17 March 2012

Tanzania: Illegal Fishing Still Haunts Zanzibar

Photo: Christian Åslund /Greenpeace
Authorities are concerned that many are still violating fishing laws.

Zanzibar — DESPITE the ban on illegal fishing methods, authorities in Zanzibar are still worried that people still violate the law. Opening a one-day stakeholders' meeting on 'escalating illegal fishing,' the Speaker of the Zanzibar House of Representatives, Mr Pandu Ameir Kificho said that current good prices for fish and concerted fishing are to blame for the unwanted fishing methods.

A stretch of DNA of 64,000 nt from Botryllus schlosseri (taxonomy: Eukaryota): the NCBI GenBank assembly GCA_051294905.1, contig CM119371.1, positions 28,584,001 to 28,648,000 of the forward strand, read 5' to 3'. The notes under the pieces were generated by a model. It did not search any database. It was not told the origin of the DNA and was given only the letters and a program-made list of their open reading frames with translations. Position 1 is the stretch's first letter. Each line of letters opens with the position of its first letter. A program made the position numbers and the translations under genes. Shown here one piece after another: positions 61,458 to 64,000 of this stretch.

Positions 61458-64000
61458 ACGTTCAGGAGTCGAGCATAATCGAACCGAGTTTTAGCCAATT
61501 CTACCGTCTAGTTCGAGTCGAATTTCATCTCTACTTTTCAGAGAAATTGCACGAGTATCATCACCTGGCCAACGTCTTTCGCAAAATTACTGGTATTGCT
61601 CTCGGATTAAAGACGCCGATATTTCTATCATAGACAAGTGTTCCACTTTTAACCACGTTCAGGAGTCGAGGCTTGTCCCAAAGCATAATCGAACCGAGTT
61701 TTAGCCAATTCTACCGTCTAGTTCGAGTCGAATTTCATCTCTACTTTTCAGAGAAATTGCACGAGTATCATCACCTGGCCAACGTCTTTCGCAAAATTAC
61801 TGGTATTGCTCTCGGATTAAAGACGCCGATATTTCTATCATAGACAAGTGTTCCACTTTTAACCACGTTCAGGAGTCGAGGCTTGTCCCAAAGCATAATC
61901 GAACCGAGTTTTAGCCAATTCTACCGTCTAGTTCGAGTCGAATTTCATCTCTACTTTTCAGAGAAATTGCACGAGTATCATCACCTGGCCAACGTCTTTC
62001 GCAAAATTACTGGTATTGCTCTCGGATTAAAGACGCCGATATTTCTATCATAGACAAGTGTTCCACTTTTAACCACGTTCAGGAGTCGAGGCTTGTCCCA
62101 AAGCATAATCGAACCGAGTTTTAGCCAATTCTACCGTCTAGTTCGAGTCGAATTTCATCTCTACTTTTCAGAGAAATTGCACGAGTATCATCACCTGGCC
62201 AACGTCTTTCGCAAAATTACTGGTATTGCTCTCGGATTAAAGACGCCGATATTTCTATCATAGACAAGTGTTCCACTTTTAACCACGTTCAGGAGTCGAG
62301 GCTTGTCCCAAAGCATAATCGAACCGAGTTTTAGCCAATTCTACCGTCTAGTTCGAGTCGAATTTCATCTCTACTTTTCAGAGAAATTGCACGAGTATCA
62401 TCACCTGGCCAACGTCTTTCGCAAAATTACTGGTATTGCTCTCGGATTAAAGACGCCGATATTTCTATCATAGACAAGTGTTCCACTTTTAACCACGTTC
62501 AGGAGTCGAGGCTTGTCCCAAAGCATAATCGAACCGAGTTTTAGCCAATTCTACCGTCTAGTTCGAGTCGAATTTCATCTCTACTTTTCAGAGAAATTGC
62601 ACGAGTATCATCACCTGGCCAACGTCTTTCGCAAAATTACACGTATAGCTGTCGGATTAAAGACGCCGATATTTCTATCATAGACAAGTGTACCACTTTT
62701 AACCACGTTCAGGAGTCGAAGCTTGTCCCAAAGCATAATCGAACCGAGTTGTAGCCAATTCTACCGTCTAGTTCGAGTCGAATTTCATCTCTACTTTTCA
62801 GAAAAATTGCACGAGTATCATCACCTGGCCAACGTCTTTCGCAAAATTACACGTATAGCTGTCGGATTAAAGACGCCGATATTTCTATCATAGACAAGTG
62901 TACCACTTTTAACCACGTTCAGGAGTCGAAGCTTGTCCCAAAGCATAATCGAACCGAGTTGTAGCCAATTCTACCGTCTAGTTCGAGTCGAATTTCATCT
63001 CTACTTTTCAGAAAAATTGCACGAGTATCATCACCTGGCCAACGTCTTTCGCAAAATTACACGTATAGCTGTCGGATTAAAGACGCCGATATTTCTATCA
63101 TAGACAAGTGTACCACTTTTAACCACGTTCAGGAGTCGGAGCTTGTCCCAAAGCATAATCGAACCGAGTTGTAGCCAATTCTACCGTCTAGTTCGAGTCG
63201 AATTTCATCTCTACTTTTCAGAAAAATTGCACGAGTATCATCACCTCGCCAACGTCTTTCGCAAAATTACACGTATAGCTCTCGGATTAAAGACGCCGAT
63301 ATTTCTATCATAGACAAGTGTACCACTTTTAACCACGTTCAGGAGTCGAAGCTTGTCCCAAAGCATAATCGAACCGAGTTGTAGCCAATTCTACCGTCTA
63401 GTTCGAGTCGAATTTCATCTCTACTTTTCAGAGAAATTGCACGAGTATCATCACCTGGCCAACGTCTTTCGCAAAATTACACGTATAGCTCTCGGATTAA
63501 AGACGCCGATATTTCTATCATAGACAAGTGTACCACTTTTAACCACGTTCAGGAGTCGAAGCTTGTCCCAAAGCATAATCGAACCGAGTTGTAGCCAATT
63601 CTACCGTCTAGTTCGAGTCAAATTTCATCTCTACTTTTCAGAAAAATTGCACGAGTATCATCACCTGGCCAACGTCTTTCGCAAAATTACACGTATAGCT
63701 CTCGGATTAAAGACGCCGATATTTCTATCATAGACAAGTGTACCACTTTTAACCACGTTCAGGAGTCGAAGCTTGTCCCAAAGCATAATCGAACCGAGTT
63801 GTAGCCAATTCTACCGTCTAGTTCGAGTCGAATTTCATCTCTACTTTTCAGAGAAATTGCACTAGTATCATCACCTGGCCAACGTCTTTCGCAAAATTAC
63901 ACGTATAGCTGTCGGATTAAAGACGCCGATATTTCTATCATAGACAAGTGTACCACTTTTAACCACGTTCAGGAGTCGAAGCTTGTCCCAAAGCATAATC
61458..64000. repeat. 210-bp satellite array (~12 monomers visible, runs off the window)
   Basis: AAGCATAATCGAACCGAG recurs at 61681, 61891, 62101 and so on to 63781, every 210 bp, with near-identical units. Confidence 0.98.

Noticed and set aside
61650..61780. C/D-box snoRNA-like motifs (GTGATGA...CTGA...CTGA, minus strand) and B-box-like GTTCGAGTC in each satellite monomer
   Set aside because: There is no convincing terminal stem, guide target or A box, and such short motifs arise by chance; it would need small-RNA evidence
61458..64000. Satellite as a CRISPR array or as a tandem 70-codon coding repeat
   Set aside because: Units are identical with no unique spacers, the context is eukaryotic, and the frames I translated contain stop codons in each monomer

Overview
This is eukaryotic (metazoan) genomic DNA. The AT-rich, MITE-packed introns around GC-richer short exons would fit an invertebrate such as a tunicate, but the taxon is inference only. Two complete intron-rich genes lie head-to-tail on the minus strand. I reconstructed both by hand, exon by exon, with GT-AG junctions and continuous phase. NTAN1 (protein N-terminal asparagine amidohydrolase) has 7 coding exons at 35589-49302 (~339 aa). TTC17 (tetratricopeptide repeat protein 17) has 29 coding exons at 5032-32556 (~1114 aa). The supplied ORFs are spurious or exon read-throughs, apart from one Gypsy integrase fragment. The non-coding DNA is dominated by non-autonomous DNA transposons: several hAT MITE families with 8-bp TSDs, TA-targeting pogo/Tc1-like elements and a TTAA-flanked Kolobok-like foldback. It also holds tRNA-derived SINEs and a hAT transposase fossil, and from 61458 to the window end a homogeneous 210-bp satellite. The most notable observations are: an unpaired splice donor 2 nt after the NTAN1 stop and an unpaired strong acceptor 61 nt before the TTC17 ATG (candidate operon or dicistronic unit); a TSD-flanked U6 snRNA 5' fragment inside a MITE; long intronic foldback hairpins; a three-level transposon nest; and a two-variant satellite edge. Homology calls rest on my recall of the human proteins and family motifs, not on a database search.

"Ownership may also be another problem, some leaders who own fishing boats may be reluctant to stand firm against illegal fishing. But we should all know that prohibiting illegal fishing is a national interest," Kificho said.

The meeting organized by the ministry responsible for livestock and fishing at the Zanzibar Beach Resort attracted participants from district and regional leaders, political parties and NGOs with the aim of fighting unwanted methods of fishing.

Ms Asha Mohamed Ahmed - legal advisor of the ministry and Mr Mussa Jumbe - director of fisheries and marine resources, said that more than 34,000 fishermen were ruining the environment by using illegal fishing. "Under the fisheries Act of 2010, it is against the law to use prohibited gear and catch immature fish. Let us jointly enforce the laws to increase fish availability," he said. Most of the fish are sold to tourist hotels.

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